Still free-to-play, but with a restructured monetization system
[Note: The images used in this article are from the PC version of Retribution.] Developer Zombie Studios has announced that its free-to-play first-person shooter, Blacklight: Retribution, will be coming to the PlayStation 4...

Four Swords makes Shovel Knight dev's brain 'go electric'

Mar 24 // Jonathan Holmes
I talked Sean into letting me write this story about his electric brain because I trust that the level headed, insightful readers of Destructoid will understand that this is not a promise that Shovel Knight will have any multi-player components. Super Meat Boy once was set to have multi-player components, but they never made it to the final game. Time, budget, and how current ideas will fit with future design epiphanies can change everything development. Speaking strictly as a fan of Shovel Knight, I'd love to see multi-player happen, maybe in a Coin Battle/Boost mode side game like in Super Mario Bros. U. It could work as a place to really push your skills to the limit while teaching/learning from your friends in the process. Make it an endless mode filled with fun unlockables and you'd have me really freaking out.  At this point in Shovel Knight's development cycle, anything is possible. If you want to be a part of it, follow Yacht Club Games them on Twitter/Facebook and let them know what kind of features you want in the game. More importantly, help keep that Kickstarter going by spreading the word. It's easy to imagine that if and when the game makes its goal that additional backing funds could go towards stuff like multi-player and/or endless modes, but before that, we need to make sure it gets funded at all. We have the power to help make the games that we want a reality, so we might be noisy about it. (Oh, and if you want an exclusive interview with Sean, with some special Shovel Knight reveals to boot, check out the new issue of Nintendo Force. It's pretty good.)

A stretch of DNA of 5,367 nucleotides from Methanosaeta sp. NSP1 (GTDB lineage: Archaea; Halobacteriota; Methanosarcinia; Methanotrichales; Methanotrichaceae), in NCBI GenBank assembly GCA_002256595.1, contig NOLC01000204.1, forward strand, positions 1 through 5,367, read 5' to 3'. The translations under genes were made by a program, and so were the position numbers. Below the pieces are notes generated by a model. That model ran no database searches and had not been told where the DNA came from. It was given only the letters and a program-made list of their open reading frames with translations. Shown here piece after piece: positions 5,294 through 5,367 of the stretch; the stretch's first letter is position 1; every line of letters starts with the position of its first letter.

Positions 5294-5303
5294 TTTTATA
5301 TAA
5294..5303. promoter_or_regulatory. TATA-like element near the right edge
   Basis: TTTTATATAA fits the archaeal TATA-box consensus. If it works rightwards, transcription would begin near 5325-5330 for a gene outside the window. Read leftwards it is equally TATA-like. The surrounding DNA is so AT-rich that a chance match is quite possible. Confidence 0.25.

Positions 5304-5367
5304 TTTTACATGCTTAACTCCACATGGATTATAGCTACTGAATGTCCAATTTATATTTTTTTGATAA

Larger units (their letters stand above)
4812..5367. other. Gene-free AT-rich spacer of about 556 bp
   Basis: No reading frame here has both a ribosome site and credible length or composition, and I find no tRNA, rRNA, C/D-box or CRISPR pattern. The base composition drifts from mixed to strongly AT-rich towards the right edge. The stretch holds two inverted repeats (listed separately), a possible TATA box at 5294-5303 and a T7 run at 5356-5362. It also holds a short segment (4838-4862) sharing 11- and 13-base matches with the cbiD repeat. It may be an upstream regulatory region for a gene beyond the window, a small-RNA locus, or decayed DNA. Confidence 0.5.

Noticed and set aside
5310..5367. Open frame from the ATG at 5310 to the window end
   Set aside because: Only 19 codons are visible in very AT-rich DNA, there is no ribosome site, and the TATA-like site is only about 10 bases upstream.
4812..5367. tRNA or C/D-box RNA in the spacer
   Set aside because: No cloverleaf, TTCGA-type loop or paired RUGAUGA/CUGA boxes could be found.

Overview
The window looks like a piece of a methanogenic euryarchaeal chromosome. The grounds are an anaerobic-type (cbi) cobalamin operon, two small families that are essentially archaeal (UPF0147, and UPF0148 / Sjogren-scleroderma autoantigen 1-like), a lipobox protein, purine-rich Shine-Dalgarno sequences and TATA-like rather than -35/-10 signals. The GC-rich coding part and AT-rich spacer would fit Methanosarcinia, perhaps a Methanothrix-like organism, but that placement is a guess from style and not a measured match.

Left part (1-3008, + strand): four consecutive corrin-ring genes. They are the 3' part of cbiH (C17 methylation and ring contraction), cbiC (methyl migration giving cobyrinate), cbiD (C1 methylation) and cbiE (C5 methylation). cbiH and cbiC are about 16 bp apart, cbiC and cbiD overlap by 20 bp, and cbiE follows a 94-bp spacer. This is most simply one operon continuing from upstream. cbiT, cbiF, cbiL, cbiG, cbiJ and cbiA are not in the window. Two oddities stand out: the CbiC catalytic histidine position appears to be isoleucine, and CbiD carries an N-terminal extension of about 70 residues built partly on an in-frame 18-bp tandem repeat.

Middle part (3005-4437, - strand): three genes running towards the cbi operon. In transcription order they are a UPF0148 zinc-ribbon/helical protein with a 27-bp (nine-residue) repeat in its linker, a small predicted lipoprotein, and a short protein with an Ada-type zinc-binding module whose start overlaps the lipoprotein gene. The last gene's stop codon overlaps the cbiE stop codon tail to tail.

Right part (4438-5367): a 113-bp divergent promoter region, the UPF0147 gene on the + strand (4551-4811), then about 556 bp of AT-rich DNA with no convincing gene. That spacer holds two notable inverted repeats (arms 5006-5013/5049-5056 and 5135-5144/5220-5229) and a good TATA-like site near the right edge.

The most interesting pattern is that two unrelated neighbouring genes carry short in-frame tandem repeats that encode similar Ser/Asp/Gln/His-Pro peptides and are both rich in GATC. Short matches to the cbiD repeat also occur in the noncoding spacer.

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Multi-player is a dream-feature, but no promises
Warning: Sean Velasco of Yacht Club Games doesn't want you to get your hopes up. Shovel Knight had a great showing at PAX, and is chugging along on Kickstarter, but the game is far from done and there is no way of telling wha...

Daylight trailer photo
Daylight trailer

Exclusive: Debut trailer for Zombie Studios' Daylight


New psychological horror game for PC
Mar 20
// Jordan Devore
Zombie Studios has shared details and screenshots for its procedurally-generated horror title Daylight, but now we're getting to see the Unreal Engine 4 game in motion. While the video is indeed a teaser, it should help put ...

Note Worthy 013: StarCraft, Metal Gear, and Tomb Raider

Mar 15 // Jayson Napolitano